Benefits Of Raising Minimum Wage

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The federal minimum wage was established in 1938 as part of the Fair Labor Standards Act. The original purpose in setting a minimum wage was to stabilize the economy following the Great Depression and to establish and protect a standard of living for workers (“Minimum Wage”). Today, the minimum wage in most states fails to cover the cost of living for many minimum wage employees workers. Many people argue that raising the minimum wage would be detrimental to the American economy by increasing the unemployment rate and increasing the amount of people that rely on government assistance. However, the federal minimum wage should be raised because it would actually decrease dependency on the government and benefit the economy.
Many people
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The current federal minimum wage of $7.25 is too low in most states to cover the cost of living for a single person (Doc. 2). A person working minimum wage in an attempt to support their family would struggle even more to make ends meet. In most states, a person must work over 60 hours a week at minimum wage in order to pay rent on a one-bedroom unit (Doc. 3). Raising the minimum wage would benefit the economy, also. If the minimum wage is raised, workers will have more money to spend, therefore putting more money back into the economy. Since the Fair Labor Standards Act was passed in 1938 “...the federal minimum wage has been increased 22 times...real GDP per capita has steadily increased, even when the minimum wage has been raised” (“Minimum Wage Mythbusters”). People who support the movement to increase the minimum wage believe that people should be paid a living wage because it would benefit the individual as well as the …show more content…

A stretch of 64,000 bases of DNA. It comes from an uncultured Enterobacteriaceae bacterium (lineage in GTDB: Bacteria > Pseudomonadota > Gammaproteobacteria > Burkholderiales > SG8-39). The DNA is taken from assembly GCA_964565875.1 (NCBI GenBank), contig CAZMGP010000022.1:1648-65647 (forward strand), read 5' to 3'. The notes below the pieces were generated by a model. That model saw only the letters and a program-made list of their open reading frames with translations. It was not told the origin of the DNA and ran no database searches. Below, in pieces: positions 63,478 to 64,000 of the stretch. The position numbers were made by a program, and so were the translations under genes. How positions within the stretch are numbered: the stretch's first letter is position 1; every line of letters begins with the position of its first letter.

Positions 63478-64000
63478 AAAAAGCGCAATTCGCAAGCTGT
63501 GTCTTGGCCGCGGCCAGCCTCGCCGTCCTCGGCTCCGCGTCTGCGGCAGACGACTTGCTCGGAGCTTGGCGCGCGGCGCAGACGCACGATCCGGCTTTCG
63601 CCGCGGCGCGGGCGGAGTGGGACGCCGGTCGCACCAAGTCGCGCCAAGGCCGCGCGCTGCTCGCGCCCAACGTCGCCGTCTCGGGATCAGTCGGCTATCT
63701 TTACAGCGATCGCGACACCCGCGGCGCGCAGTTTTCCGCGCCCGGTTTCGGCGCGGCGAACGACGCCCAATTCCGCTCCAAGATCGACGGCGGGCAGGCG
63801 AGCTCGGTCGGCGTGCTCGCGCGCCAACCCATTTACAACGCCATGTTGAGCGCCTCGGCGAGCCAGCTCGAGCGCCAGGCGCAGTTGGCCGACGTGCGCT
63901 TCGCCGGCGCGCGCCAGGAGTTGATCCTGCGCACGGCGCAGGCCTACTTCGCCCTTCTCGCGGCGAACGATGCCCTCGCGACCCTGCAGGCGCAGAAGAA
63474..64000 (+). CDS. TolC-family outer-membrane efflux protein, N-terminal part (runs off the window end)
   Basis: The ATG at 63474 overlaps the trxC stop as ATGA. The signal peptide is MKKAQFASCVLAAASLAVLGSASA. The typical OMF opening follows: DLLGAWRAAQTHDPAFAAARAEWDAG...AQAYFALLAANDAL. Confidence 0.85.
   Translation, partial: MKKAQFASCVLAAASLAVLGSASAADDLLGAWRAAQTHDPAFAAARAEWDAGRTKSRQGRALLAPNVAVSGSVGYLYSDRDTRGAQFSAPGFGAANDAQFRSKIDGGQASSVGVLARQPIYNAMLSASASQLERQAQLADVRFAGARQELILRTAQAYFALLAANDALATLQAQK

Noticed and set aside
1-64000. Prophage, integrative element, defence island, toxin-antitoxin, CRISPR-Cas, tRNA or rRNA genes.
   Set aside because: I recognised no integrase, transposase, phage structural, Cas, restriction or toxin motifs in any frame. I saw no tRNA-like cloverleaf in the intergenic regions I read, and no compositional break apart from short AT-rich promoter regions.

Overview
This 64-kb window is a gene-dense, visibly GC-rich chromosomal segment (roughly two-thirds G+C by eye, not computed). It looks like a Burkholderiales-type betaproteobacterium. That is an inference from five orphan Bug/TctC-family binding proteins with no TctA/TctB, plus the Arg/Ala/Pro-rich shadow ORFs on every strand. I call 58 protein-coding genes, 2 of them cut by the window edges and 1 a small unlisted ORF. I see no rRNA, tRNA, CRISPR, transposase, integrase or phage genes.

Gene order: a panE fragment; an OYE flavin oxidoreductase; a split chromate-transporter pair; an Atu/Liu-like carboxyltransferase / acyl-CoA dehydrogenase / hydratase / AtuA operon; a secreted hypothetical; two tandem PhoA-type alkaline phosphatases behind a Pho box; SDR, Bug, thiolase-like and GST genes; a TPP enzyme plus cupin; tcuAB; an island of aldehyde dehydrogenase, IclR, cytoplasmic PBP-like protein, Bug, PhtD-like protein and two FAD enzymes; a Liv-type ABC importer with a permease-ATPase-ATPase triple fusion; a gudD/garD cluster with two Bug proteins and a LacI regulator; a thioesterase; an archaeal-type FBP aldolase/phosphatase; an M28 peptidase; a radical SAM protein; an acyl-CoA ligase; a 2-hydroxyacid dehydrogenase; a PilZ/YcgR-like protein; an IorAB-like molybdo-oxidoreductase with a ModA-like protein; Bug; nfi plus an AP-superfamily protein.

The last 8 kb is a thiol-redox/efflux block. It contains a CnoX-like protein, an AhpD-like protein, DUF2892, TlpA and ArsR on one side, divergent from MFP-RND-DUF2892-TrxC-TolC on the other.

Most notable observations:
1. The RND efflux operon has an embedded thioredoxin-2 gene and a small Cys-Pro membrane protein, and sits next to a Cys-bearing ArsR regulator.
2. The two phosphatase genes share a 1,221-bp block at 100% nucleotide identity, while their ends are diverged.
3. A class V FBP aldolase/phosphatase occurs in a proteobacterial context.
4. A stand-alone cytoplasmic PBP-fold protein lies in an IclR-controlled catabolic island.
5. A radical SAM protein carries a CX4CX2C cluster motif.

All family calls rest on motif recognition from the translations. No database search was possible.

Until the 1980s, the minimum wage was enough money to keep a family of two out of poverty (Cooper). Today, a person making $7.25 per hour still qualifies for government assistance because they cannot afford the cost of living in most states. However, $240 billion is collected every year from the paychecks of taxpayers to fund this assistance (Doc. 4). In addition, there is no state in the U.S. in which “...a minimum wage worker [can] afford a one-bedroom rental unit at Fair Market Rent, working a standard 40-hour work week, without paying more than 30% of their income” (Doc. 3). The federal minimum wage is too low to cover the cost living in most states today. An increased minimum wage would benefit more than just teenagers. 89% of minimum wage workers are adults 20 years of age or older (“Minimum Wage Mythbusters”). Another common argument against a higher minimum wage is that it will cause millions of Americans to lose their jobs. However, there is little evidence to support the idea that a gradual increase would cause unemployment rates to escalate: “.. the weight of evidence now [shows] that increases in the minimum wage have had little or no negative effect on...employment of minimum-wage workers, even during times of weakness in the labor market” (“Minimum Wage Mythbusters”). An increased minimum wage would be beneficial to the economy